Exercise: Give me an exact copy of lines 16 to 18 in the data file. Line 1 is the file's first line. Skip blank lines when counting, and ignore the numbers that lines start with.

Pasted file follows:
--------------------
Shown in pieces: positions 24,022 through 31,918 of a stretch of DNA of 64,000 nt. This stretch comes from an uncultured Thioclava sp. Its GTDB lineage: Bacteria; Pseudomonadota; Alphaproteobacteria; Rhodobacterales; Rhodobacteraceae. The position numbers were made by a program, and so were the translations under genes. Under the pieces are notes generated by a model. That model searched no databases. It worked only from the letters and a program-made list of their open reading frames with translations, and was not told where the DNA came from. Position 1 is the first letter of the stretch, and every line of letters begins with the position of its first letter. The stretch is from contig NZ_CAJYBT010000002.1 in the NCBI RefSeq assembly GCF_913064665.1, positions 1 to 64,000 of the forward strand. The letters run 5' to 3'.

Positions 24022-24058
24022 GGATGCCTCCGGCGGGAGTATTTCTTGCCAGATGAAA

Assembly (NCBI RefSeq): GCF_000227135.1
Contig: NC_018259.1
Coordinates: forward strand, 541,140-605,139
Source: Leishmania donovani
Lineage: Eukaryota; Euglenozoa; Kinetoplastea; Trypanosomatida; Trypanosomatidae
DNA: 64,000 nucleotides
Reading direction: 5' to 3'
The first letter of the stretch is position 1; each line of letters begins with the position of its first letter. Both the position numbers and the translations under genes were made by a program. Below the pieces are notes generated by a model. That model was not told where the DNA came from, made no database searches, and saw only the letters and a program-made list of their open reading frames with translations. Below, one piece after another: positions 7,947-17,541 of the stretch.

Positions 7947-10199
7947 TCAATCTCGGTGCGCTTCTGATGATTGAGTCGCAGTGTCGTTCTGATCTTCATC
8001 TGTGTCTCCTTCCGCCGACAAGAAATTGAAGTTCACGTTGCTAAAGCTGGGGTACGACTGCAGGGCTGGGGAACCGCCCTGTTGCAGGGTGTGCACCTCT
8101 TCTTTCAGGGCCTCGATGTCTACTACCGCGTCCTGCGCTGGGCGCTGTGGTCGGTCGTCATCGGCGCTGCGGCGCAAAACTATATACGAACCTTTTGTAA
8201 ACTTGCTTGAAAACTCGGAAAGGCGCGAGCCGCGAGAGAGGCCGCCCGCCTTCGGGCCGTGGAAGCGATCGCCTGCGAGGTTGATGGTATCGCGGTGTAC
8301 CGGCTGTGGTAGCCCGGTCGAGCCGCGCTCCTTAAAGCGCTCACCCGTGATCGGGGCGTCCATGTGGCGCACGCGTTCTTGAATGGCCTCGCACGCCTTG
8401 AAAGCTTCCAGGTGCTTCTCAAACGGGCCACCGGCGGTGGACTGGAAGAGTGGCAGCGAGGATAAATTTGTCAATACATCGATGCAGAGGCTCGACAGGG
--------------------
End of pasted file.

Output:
8201 ACTTGCTTGAAAACTCGGAAAGGCGCGAGCCGCGAGAGAGGCCGCCCGCCTTCGGGCCGTGGAAGCGATCGCCTGCGAGGTTGATGGTATCGCGGTGTAC
8301 CGGCTGTGGTAGCCCGGTCGAGCCGCGCTCCTTAAAGCGCTCACCCGTGATCGGGGCGTCCATGTGGCGCACGCGTTCTTGAATGGCCTCGCACGCCTTG
8401 AAAGCTTCCAGGTGCTTCTCAAACGGGCCACCGGCGGTGGACTGGAAGAGTGGCAGCGAGGATAAATTTGTCAATACATCGATGCAGAGGCTCGACAGGG